Christmas Cookies with Olive Oil, Mastiha and Nuts

5 Reasons to Bake w Olive Oil: Greek Christmas Cookies, Melomakarona

5 REASONS TO BAKE WITH OLIVE OIL 1) Olive oil actually helps make cake batters smooth because it acts as an emulsifier. 2) Its antioxidant qualities work to preserve cakes and cookies, giving them a longer shelf life. 3) Confections made with olive oil actually require less overall fat, about 25 percent less, than those made with butter, and therefore fewer calories. 4) They have no saturated fat. 5) Olive oil also helps distribute the aromas of spices used in baking, so that the end result has a fuller, richer flavor.
15 min
25 min


  • 3 cups/720 ml Vrisi 36 organic extra-virgin Greek olive oil
  • 1 cup/200 g plus 1 tsp sugar
  • 1 1/2 tsp mastiha mastic crystals (available online or in Greek shops)
  • 1 tbsp. soda
  • 1/2 cup/120 ml fresh strained orange juice
  • 1 cup/240 ml water
  • 11 cups/1.2 kg all-purpose/plain flour
  • Syrup
  • 2 cups/480 ml Greek honey
  • 1 cup/200 g sugar
  • 1 cup/240 ml water
  • 1 cinnamon stick
  • Strained fresh juice and 1 strip of zest from 1 large lemon
  • Ground cinnamon for sprinkling
  • 1 1/2 to 2 cups/170 to 228 g finely ground walnuts for sprinkling


  1. Preheat the oven to 350°F/175°C (gas mark 4) and lightly oil several baking sheets.
  2. Pound the mastiha and 1 tsp of the sugar together in a small mortar with a pestle until the mixture is a fine powder.In the bowl of an electric mixer outfitted with a whisk, beat the olive oil with 1 cup of sugar at medium-high speed until creamy. Dilute the baking soda in the orange juice. Add the mastiha, orange juice mixture, and water to the olive oil–sugar mixture and whisk for 30 seconds. Replace the whisk attachment with the paddle attachment and add the flour, 1 cup/115 g at a time, until a soft, malleable dough takes shape. Cover with plastic wrap and let rest for 30 minutes.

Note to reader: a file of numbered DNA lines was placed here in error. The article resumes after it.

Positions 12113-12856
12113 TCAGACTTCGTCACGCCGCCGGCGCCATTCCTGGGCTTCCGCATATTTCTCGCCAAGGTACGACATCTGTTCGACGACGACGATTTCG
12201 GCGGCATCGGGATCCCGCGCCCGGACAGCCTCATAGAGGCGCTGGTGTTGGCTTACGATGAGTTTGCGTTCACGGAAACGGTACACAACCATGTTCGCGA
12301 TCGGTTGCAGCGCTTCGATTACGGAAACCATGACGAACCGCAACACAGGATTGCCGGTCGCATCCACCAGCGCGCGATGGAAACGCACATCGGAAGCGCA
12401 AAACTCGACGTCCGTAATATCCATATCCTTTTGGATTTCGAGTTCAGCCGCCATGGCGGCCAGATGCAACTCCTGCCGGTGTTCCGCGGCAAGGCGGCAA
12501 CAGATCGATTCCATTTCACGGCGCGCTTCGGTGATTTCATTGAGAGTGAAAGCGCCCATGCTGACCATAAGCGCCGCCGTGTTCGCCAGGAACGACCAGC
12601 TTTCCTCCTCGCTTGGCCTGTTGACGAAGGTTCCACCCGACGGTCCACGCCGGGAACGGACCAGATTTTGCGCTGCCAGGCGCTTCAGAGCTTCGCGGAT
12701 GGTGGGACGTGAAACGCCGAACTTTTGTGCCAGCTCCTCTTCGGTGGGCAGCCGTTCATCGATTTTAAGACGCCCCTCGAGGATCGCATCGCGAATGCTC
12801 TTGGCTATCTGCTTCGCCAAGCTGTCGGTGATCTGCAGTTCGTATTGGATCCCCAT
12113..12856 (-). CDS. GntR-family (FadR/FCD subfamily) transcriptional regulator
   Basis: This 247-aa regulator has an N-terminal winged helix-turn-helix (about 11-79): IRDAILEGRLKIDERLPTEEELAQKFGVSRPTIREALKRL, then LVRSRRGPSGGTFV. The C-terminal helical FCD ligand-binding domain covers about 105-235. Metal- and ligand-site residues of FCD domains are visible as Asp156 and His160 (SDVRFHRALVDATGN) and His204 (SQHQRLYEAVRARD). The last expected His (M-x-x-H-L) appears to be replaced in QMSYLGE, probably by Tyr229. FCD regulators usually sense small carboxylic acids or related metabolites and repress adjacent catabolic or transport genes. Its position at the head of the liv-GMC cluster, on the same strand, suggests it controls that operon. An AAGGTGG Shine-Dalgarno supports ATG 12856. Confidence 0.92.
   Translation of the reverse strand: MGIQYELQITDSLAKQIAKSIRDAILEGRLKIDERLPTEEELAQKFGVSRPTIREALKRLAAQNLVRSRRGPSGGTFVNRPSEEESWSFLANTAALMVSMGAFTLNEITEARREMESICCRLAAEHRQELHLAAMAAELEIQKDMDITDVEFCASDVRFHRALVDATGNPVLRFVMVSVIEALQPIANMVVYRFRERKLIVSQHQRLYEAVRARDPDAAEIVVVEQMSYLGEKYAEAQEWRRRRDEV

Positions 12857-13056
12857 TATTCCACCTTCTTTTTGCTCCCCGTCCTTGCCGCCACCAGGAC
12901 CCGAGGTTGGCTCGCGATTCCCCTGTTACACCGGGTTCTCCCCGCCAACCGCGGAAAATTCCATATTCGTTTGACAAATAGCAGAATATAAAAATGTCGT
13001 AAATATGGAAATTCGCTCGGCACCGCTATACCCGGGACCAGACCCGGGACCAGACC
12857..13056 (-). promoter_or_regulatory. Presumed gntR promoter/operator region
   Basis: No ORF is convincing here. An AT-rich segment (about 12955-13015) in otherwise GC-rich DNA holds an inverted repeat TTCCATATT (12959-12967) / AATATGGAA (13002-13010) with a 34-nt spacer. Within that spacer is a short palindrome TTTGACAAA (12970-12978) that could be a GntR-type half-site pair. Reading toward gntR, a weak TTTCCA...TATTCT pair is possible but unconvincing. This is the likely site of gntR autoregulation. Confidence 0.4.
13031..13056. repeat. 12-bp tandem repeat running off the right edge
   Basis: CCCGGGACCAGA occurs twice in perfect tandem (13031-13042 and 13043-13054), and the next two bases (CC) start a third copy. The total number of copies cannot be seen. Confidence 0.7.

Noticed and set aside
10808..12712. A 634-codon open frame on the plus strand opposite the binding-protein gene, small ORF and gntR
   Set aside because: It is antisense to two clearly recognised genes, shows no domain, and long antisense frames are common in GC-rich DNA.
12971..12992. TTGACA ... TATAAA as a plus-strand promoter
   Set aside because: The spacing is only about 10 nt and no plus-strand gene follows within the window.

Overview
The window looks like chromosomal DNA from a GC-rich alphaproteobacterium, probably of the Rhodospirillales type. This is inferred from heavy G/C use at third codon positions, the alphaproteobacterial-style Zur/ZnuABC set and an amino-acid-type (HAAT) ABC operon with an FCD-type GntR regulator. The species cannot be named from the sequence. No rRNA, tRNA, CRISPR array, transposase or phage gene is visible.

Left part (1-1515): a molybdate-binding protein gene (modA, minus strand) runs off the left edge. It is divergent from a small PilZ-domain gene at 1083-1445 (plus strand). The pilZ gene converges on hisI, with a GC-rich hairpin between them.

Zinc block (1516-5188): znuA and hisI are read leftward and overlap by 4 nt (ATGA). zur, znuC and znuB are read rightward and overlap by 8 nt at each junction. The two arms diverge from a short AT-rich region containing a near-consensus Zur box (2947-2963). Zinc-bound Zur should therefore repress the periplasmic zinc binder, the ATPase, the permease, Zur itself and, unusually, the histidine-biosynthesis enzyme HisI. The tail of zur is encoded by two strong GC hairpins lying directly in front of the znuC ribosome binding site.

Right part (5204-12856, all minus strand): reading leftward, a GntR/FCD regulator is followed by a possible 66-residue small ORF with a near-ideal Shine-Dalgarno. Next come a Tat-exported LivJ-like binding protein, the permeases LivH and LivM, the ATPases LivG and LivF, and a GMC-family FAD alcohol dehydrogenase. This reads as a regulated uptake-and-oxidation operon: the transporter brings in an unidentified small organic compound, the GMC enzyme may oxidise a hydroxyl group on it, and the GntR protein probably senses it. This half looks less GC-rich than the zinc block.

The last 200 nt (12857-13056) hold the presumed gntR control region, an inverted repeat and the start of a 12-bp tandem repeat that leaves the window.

3. Shape the dough into oblong mounds, about 2 in/5 cm long and 1 in/2.5 cm thick. Using the tines of a fork, prick the tops lightly to form a decorative pattern. Place on the oiled baking sheets, mounded-side up, about 2 in/5 cm apart. Bake for about 20 minutes, or until lightly browned. Remove from the oven, cool slightly in the pan, and transfer to racks to cool completely.
  4. While the melomakarona are cooling, make the syrup: Combine all the ingredients in a medium saucepan and bring to a boil. Reduce the heat and simmer for 5 minutes.
  5. Dip the melomakarona in the hot syrup and place on a platter. Sprinkle with the cinnamon and ground walnuts and serve.


About Melomakarona: They are classic Christmas and New Year’s cookies but come in many regional varations around Greece: Flavored with orange and spiced with the two most popular warm winter spices, cinnamon and cloves; stuffed with walnuts (called Finikia); and sometimes with mastic, as in this recipe. Modern bakers also dip them in chocolate! Regardless of the variations, melomakarona are always made with olive oil, not butter.

Adapted from The Country Cooking of Greece (Chronicle Books)

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